The first thing you're likely to ask when you arrive at CES 2016 in Las Vegas is whether the event is simply one, big unending line.
It isn't. But it can feel that way.
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With 2.4 million net square feet of exhibit space and more than 3,600 companies, including a record 500 startups, the show attracts a lot of people. And there's a lot to see. In fact, this year is the biggest show in the event's 49-year history.
Owned and produced by the Consumer Technology Association (CTA), formerly the Consumer Electronics Association (CEA), CES 2016 runs through Jan. 9.
The show kicked off yesterday with keynotes from executives at Netflix, GM and IBM. Gary Shapiro, president and CEO of the CTA, opened IBM’s keynote by announcing a research partnership between the CTA Foundation and IBM. The partnership will study how cognitive computing will transform our lives as we age and transform the lives of those living with disabilities.
"You know, for nearly half a century, CES has been mostly about cutting-edge consumer products and during most of its more than 100-year history, IBM has been the preeminent leader in the business to business IT," Shapiro said.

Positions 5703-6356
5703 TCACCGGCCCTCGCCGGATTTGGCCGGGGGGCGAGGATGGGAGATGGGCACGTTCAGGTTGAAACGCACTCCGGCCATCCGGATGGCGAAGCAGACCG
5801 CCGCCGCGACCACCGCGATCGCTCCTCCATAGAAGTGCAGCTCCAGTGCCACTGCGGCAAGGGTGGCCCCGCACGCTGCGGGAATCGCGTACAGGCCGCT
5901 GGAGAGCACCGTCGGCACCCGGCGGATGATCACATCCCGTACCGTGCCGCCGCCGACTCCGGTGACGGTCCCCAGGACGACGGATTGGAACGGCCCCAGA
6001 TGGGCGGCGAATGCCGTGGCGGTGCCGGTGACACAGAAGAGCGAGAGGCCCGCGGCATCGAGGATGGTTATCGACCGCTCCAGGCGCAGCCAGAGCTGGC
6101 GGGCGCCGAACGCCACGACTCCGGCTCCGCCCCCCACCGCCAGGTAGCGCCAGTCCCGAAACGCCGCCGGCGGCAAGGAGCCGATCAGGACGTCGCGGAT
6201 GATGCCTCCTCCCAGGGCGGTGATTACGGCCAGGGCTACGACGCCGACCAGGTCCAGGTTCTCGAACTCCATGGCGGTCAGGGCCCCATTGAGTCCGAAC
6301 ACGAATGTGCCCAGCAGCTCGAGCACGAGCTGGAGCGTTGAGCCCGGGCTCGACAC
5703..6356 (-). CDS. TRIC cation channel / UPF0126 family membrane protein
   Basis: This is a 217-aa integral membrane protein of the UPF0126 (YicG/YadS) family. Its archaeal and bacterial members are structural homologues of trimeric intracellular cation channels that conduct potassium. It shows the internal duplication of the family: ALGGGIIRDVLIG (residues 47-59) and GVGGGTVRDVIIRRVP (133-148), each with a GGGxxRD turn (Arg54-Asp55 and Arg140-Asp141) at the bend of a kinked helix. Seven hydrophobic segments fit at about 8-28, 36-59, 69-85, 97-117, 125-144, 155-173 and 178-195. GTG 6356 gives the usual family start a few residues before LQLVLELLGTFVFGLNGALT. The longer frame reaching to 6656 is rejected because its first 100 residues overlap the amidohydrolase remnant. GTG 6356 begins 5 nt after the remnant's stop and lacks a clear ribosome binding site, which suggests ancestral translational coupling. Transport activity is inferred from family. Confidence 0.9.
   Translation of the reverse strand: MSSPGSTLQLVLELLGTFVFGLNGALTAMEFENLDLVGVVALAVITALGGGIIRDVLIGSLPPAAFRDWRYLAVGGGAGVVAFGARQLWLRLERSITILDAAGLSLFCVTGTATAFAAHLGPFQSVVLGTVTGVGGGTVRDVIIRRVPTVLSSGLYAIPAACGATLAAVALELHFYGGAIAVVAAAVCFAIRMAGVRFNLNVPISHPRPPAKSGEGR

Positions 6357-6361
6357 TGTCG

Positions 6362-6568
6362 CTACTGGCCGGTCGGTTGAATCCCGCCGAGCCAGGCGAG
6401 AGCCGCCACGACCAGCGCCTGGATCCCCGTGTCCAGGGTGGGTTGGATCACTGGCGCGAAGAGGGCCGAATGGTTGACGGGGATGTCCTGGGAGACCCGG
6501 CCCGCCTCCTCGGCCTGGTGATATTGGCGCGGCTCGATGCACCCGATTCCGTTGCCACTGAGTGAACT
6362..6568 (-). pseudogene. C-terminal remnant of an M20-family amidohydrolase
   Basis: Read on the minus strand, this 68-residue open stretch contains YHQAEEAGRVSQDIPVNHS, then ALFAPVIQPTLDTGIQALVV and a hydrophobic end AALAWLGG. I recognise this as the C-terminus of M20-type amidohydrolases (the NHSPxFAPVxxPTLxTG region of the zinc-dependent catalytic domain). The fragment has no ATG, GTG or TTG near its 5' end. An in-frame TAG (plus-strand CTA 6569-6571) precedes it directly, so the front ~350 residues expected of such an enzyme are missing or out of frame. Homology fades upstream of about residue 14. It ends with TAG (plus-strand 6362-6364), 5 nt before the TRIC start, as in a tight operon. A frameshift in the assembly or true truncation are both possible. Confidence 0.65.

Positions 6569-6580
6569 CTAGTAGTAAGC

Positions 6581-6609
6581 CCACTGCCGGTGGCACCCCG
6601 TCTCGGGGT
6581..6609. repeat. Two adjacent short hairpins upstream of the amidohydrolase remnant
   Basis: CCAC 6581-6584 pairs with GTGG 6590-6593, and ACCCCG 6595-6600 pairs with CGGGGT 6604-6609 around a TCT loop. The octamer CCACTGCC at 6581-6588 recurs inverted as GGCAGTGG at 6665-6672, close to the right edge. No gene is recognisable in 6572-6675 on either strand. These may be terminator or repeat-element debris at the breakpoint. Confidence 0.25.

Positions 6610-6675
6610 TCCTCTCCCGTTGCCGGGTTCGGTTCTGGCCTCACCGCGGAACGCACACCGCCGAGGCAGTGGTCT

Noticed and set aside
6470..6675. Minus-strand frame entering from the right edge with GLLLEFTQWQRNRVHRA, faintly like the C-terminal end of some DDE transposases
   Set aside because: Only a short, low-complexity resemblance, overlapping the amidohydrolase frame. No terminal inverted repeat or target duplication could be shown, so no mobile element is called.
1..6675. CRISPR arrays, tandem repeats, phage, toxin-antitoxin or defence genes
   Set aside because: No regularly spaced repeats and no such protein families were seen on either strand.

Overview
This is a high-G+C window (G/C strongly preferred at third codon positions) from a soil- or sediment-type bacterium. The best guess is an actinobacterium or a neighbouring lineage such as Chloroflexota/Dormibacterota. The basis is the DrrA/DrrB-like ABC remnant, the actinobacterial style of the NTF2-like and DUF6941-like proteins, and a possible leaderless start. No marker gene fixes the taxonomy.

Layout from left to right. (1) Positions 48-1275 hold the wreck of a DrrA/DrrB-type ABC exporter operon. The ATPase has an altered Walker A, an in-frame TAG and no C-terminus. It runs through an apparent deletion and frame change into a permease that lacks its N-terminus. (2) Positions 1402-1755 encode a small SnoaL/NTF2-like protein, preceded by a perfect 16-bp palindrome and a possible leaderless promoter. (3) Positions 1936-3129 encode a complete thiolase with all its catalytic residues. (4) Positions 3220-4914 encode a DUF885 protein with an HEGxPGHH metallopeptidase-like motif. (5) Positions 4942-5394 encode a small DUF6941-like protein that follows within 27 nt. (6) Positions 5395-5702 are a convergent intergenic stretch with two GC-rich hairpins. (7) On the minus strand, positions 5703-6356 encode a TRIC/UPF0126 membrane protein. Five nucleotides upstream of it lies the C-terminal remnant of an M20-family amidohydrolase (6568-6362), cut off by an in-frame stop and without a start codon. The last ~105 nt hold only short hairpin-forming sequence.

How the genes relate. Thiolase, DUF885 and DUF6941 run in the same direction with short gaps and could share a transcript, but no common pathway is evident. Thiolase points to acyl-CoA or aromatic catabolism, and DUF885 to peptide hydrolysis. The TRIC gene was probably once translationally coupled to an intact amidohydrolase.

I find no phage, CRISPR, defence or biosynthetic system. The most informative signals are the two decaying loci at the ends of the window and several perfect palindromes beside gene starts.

"But that's changing for both of us … The massive convergence going on around the world, thanks to big data and the Internet of Things (IoT) is driving two distinct trends. First, CES is no longer totally consumer product centric. It's increasingly about technologies driven by the IoT.
"And IBM is today leveraging its advantages with data and the Internet of Things to enter spaces it has never even been in before, appealing to totally new audiences as a result."
Ginni Rometty, chairman, president and CEO of IBM, said the challenge of IoT today is making sense of all the data we’re creating and capturing. “The future of the Internet of Things is cognitive — the cognitive IoT,” Rometty said.
Cognitive computing "will change what you make, it will change how you operate, and the IoT will change who you are,” she added.
Rometty said the IoT is all part of the phenomena of digitization of products, of services, of companies. "So, if I ask you to raise your hands and ask how many of you either work for a digital company or you are trying to become a digital company … almost everyone's hand goes up," whether you're B2B, B2C, public or private.
"But I want to ask you a question. When everybody becomes digital, then what? Who wins? I like to say digital is not a destination. It's a foundation.
"I just looked around this whole conference — wearables, sensors, cars, data everywhere. But what will differentiate you is understanding that data."
CMSWire Staffer Casey Scheld ventured into the crowds, camera in hand, to share a glimpse of some of the data-driven devices capturing imaginations at one of the biggest consumer product shows on the planet.